Tag Archives: Sagrantino di Montefalco

My Kind of Town

In a previous post (Red Red Wine) I wrote about the Sagrantino di Montefalco wine and the erstwhile pleasure of our visit to the Arnaldo Caprai winery set in the verdant Umbrian countryside. At the centre of the Sagrantino wine region sits the small town of Montefalco, perched high on a hill and enclosed within medieval walls.

Porta Sant'Agostino, Montefalco

Porta Sant’Agostino, Montefalco

The walls are pierced by 5 gates, and from each gate a narrow road winds upwards to the main square, Piazza del Comune, at the summit of the town. The Piazza is almost perfectly circular, and around its perimeter stand a number of grand buildings. The Palazzo Comunale dates from the 13th to 14th centuries, although it was restored in the 19th century. It is an imposing building with beautiful, crisp brickwork.


Montefalco. Piazza del Comune. Palazzo Comunale

Tall, thin and elegant, the former church of San Filippo Neri, built in the 18th century, is now a theatre.

Montefalco. Piazza del Comune. Former church of San Filipo Neri, now a theatre

The tiny Oratorio di Santa Maria was used to hold public meetings during the Renaissance. It has some original frescoes and copies of other key paintings held in Montefalco’s museum and churches. Just as well, since the “no photos, even without flash” policy is common.


Detail from a painting in Montefalco’s museum, reproduced in the Oratorio di Santa Maria.

Montefalco. Piazza del Comune. Oratorio di Santa Maria

Leaving the square, we visited the church of Saint Francis and the attached monastery which now form part of a small museum which is renowned throughout the region. The museum houses a number of interesting paintings, largely by Umbrian artists including Francesco Melanzio from Montefalco. There are also some artefacts – ceramics, wooden statues, glass from Murano for example – and the ancient cellars of the Friars Minor of Montefalco, containing an enormous wine press!

The highlight of the museum is the former church itself. Built as a Franciscan church in the early 14th century, it houses a cycle of frescoes by Benozzo Gozzoli depicting the life of Saint Francis of Assisi. In terms of their subject matter, these frescoes are considered second only to those in the Basilica di San Francesco in Assisi. Gozzoli, a pupil of Fra Angelico, is best known for his wonderful frescoes in the Medici Palace in Florence. So, important art for a small town. The detail below shows Saint Francis giving his sermon to the birds.


There is also a Nativity fresco by Perugino as well as various paintings by Umbrian artists of the 15th century. It was well worth a visit.

Continuing down the street, we reached a lovely piazza with extensive views across the Umbrian valley, vineyards, olive groves and mountains. You can appreciate why Montefalco is known as the “Balcony of Umbria”.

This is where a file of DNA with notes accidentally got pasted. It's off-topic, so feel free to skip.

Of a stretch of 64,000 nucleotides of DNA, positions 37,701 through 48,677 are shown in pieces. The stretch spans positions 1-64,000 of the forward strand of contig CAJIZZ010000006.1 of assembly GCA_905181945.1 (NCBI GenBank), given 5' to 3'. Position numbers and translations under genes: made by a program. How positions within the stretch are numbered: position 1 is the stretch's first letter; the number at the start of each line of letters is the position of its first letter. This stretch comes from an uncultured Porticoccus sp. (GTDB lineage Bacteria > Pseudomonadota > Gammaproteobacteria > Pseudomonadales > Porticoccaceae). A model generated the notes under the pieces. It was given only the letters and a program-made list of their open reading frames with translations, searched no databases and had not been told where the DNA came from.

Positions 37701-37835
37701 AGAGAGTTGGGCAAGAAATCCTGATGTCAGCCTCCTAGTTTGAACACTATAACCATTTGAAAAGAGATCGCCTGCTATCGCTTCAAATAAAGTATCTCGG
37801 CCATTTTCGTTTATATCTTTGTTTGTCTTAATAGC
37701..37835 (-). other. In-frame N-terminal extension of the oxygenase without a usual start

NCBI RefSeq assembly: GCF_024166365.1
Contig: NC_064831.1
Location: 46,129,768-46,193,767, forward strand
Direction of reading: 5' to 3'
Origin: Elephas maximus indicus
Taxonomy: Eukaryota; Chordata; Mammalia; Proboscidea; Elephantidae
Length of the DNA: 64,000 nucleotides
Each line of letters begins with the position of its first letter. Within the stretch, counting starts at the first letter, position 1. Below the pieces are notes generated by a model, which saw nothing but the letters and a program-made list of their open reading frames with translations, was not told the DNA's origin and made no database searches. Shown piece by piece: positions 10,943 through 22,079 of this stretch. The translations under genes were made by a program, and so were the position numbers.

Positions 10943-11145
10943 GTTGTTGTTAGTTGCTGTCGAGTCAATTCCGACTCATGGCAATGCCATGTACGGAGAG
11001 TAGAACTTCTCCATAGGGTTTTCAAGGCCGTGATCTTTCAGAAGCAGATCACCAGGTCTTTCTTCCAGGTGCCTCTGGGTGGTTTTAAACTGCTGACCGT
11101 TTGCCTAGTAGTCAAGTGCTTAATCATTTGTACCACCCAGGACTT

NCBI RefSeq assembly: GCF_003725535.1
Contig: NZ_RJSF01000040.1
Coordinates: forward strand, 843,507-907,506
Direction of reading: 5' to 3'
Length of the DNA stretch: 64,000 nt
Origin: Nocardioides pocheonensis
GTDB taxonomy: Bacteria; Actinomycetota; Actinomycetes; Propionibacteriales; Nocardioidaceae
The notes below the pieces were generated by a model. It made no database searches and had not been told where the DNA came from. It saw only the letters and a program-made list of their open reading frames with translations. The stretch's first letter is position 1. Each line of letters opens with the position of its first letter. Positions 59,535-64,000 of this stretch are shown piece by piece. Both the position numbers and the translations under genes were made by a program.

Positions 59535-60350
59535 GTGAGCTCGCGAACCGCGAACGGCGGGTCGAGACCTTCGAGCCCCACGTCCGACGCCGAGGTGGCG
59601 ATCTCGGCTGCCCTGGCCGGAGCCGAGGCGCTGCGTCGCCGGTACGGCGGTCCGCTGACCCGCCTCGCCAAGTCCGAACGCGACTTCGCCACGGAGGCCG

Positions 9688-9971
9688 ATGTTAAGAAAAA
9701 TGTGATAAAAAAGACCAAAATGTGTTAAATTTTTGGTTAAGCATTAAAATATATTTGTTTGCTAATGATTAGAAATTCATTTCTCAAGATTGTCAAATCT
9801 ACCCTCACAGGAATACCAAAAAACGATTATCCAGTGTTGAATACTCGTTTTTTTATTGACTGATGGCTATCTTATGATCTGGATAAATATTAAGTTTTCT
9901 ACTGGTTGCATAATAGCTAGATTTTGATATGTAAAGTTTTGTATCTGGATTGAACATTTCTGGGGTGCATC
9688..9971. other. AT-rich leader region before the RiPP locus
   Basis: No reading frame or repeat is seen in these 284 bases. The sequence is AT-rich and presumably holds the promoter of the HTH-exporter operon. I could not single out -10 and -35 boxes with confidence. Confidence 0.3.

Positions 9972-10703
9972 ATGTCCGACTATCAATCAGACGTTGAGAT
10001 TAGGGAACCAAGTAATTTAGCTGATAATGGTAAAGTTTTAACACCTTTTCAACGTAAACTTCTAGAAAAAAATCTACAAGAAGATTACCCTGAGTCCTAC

The photo below shows Spello in the distance, perched on the lower slopes of the mountain.

Montefalco. View from Montefalco showing Spello

This photo shows Spello and Monte Subasio, the mountain we drove over (!!! See earlier post Stairway to Heaven) to Assisi which is just out of shot to the left of the picture. 


And here is Assisi….

Montefalco. View from Montefalco, showing Assisi

You could still see snow on the highest peaks.

Montefalco. View from Montefalco showing snow-topped mountains

Everywhere you turned in Montefalco could have been a scene from the film “A Room with a View.”




Everywhere you looked there was something of beauty, like this detail of a painting on one of the old buildings.

Montefalco. Detail of wall painting

And a more modern poster advertising an exhibition.

Montefalco. Via Ringhiera. Poster

After all of that culture and fresh air, there was nothing else for it but to head for lunch in the main square. L’Alchimista had come highly recommended, and its tables were filling up fast.

Montefalco. Lunch at L'Alchimista

We started with zucchini flowers, stuffed with ricotta cheese. Not only did this look divine, it tasted heavenly too. It was, without doubt, the best dish I have eaten during our entire stay – and that is saying something!


I followed up with carpaccio of veal with goat’s cheese and truffle….


….whilst mio marito settled on tortellini stuffed with porcetta and truffle with fresh peas and broad beans….


….all washed down – inevitably – with a glass of Sagrantino di Montefalco.

Montefalco. Lunch at L'Alchimista

It was the most perfect lunch: local produce, zinging with flavours, beautifully prepared and presented.

Just as we left, the local Harley Davidson Hills (as in hill towns) Angels arrived, the distinctive throaty thrum of their engines preceding them by a short handlebar.

Montefalco. Piazza del Comune. L'Alchemista Restaurant


Red Red Wine

Vines at Arnaldo Caprai's Winery, Montefalco

Vines at Arnaldo Caprai’s Winery, Montefalco

In 1955, Arnaldo Caprai set up a textile business which became one of the largest and most successful in Italy. A native of Umbria, in 1971 he bought a vineyard near Montefalco to fulfil his dream of reviving the fortunes of wine production in the area. Arnaldo’s son, Marco Caprai, took over the management of the Winery in 1988 and he has modernised production methods without losing sight of the traditional values and techniques. He also collaborates with Milan University on research and experimentation to ensure a sustainable future in an ever-changing climate.

Of the varieties of grapes cultivated here, the most revered is the Sagrantino, a variety that has been traced back 500 years and the one that produces the very finest of the Caprai wines. It has been said that the Caprai family has almost single-handedly reinvigorated the indigenous Sagrantino grape variety.